Hitler Consolidates Nazi Power


This Hitler study note forms part of our series looking at the rise of Hitler and the Nazi party and the events leading up to WW2. I@n this note we look at how the new Chancellor Hitler consolidated power through a number of events; the Reichstag Fire, the Enabling Act and the Night of the Long Knives.
Andrew Burke
Note by Andrew Burke, updated more than 1 year ago
Andrew Burke
Created by Andrew Burke about 7 years ago

Resource summary

Page 1

The Reichstag Fire

Once Hitler became chancellor he took a number of measures to complete a Nazi takeover of Germany.  He called another election in March 1933 to attempt to get an overall Nazi majority in the Reichstag Hitler used similar tactics to previous elections, but now with controlling the media he could shut down opposition newspapers  He had control of the streets, as SA went around beating up opposition that interrupted Nazi rallies Then, on 27 February, the Reichstag building was set on fire Hitler blamed the communists and claimed it was the beginning of a communist revolt  He demanded emergency powers to deal with the situation  Hindenburg granted Hitler these powers - these powers were utilised to arrest communists, break up meetings and frighten voters Many historians suggest that the Nazis may have started the fire themselves 

Page 2

The Enabling Act

In the March 1933 election, the Nazis won their largest-ever share of votes. With the support of the Nationalist Party, Hitler finally got an overall majority.  He immediately banned the Communist Party  Using both the SA and SS, he intimidated the Reichstag to pass the Enabling Act  This gave Hitler the right to make laws without consultation  The Catholic Centre Party decided to cooperate with the Nazis, rather than receiving treatment like the Communist Party  The Enabling Act made Hitler a dictator; Hindenburg could do nothing  Hitler continued to consolidate his power over the next year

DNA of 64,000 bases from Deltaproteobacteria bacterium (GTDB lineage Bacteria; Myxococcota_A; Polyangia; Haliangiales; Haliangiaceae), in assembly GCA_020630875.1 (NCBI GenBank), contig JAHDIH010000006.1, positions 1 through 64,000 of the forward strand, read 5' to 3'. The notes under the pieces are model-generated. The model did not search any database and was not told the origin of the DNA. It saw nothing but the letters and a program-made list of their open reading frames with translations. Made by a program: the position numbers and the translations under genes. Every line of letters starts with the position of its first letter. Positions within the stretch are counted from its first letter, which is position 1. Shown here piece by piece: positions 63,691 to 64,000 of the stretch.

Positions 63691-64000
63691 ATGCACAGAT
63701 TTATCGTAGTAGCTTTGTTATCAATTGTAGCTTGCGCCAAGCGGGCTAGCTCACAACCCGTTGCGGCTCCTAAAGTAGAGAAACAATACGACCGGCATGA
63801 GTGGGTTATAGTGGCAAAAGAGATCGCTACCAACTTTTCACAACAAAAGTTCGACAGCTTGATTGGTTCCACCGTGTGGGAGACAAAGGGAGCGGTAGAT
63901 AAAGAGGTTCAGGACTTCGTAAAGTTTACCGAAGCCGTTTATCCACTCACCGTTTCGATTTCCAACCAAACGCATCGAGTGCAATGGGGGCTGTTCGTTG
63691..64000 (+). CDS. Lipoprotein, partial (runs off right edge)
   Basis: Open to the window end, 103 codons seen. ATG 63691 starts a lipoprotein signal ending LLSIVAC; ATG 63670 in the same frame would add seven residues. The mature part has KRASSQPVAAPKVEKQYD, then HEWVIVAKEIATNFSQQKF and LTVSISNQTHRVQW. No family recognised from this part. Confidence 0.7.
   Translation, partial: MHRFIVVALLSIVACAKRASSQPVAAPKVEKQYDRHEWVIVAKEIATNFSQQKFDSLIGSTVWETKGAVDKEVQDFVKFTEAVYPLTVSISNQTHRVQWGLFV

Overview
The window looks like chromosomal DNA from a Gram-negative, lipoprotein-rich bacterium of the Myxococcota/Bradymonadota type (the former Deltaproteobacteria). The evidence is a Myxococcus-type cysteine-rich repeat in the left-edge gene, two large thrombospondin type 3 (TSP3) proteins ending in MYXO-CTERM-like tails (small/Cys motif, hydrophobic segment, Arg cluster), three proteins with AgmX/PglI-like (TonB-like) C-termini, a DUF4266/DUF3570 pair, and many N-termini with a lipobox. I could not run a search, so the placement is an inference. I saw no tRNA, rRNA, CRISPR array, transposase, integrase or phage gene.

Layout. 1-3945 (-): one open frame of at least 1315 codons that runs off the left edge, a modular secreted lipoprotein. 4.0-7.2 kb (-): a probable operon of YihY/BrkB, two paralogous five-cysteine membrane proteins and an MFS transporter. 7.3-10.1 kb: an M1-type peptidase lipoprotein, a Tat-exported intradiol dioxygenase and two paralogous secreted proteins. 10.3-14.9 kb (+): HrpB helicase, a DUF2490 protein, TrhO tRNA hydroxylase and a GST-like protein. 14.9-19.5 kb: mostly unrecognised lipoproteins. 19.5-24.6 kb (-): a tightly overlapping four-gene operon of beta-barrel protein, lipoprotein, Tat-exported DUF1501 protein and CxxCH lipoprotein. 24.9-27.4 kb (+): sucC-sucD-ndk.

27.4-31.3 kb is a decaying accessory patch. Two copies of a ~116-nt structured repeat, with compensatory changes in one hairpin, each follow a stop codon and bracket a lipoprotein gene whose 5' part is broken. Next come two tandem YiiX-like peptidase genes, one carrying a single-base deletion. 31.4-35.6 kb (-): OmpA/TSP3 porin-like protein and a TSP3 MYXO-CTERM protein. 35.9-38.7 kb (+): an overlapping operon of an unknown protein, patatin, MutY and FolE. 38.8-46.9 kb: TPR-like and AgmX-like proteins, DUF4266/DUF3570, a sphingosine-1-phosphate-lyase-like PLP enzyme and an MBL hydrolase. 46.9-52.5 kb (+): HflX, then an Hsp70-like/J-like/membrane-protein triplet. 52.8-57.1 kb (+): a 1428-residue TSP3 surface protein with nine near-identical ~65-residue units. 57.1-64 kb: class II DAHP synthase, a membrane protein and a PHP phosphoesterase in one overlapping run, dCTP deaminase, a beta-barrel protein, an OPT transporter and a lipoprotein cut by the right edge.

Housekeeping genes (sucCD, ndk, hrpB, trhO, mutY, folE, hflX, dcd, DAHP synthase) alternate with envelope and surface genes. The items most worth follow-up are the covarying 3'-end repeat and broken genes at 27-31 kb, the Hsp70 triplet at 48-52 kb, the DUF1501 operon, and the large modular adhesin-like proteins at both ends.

Page 3

The Night of the Long Knives

Within a year of the election, most opponents of the Nazis had either fled Germany or been taken to concentration camps run by the SS. Other political parties had been banned, but Hitler was not fully secure. Leading officers of the army were particularly suspicious of Hitler's SA and its leader Ernst Röhm. Hitler was also suspicious of Röhm - his control over 4 million SA men meant he was a potential rival. Therefore, Hitler acted ruthlessly to this threat.  29-30 June - squads of the SS broke into the homes of Röhm and other SA leaders and arrested them  Hitler accused Röhm of plotting to overthrow him  Röhm and around 400 others were executed that weekend  This purge became known as the Night of the Long Knives Hindenburg thanked Hitler for his initiative here The SA from here remained as a Nazi paramilitary organisation  The Army Oath:  Soon after the Night of the Long Knives, Hindenburg died and Hitler took over as supreme leader (Führer) of Germany. On 2 August, 1934, the entire German army swore an oath of personal loyalty to Hitler. 

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